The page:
The Look in Brief

Watchdog coalition files complaints against ALEC in 15 states

By: - July 27, 2021 1:18 pm
WASHINGTON, DC - MARCH 11: U.S. Rep. Mark Green (R-TN) confers with an aide during a House Oversight And Reform Committee hearing concerning government preparedness and response to the coronavirus, in the Rayburn House Office Building on Capitol Hill March 11, 2020 in Washington, DC. Since December 2019, coronavirus (COVID-19) has infected more than 109,000 people and killed more than 3,800 people in 105 countries. (Photo by Drew Angerer/Getty Images)

WASHINGTON, DC – MARCH 11: U.S. Rep. Mark Green (R-TN) is listed as an alumnus of the American Legislative Exchange Council. (Photo by Drew Angerer/Getty Images)

A coalition of watchdog organizations is filing complaints in15 states this week against the American Legislative Exchange Council (ALEC,) a nonprofit group of conservative state legislators and private organizations that draft model legislation to share with states across the country. 

Tennessee is one of the states included in the action.

The Center for Media and Democracy (CMD), Common Cause and Alliance for a Better Utah are suing the group and its legislative leaders for illegally donating more than $6 million in in-kind donations to ALEC’s 2,000 members. 

The complaint asks state oversight agencies to investigate the scheme and use their subpoena powers to determine the full list of ALEC state legislators receiving the voter software and whether the software was used by legislative staff on state time or in state offices.

This is the second of two major actions filed against ALEC in as many weeks. On July 20, the Center for Media and Democracy filed a complaint with the Internal Revenue Service. 

The watchdog coalition alleges ALEC provided voter management campaign software, called “ALEC Care,” that is valued at $3,000 per legislator and tied to the Republican National Committee.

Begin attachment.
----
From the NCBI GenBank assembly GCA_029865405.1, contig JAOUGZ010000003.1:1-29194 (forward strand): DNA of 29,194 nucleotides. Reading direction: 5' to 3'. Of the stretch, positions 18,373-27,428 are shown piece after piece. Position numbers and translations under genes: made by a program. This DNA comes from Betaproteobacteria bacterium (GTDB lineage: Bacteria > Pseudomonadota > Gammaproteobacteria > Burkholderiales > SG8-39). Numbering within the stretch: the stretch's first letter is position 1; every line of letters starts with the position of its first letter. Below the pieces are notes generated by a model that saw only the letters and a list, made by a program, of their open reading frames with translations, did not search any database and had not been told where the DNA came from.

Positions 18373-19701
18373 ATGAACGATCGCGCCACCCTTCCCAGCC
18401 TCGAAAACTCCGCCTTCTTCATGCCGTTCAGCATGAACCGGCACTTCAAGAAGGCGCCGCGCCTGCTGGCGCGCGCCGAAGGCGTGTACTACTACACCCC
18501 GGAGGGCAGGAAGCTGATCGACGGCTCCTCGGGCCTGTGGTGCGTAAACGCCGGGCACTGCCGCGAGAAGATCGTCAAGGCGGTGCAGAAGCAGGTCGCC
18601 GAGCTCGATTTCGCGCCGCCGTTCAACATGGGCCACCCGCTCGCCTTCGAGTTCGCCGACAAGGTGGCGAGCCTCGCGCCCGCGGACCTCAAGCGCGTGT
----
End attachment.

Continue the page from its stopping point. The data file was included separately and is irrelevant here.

Sen. Brian Kelsey, R-Germantown (Photo: Tennessee General Assembly)
Sen. Brian Kelsey, R-Germantown, serves as Tennessee Chair of ALEC. Photo: Tennessee General Assembly)

The Internal Revenue Service forbids 501(c)3 groups like ALEC from participating in any political campaign either on behalf of or against a candidate for elective office. If ALEC is found guilty, the IRS could revoke its tax-exempt status.

“CMD has obtained conclusive evidence that ALEC has been providing sophisticated voter management and campaign software, run by partisan political operatives and linked to the Republican National Committee’s voter file, to its legislative members since at least 2016 in continuing violation of its 501(c)(3) status,” the July 20 IRS complaint stated. “By ALEC’s own admission, and other evidence provided below, those unreported in-kind campaign contributions to ALEC’s 2,000-plus members, almost all of whom are Republicans, have a total value of more than $6 million per election cycle.” 

Arn Pearson, CMD’s executive director, said “ALEC CARE is a brazen scheme to help ALEC’s overwhelmingly Republican members win reelection.”

ALEC has had a hand in Tennessee legislation over the last few years. During the 2020 legislative session, the Personal Privacy Protection Act was linked to the group. The Tennessee bill, sponsored by Rep. Ryan Williams, R-Cookeville, was similar to ALEC bills in other states.  

Sen. Brian Kelsey, R-Germantown and Rep. Chris Todd, R-Jackson, serve as ALEC’s state chairs for Tennessee. The group’s website lists U.S. Sen. Marsha Blackburn and Congressman Mark Green, TN 7, both Republicans, as alumni. 


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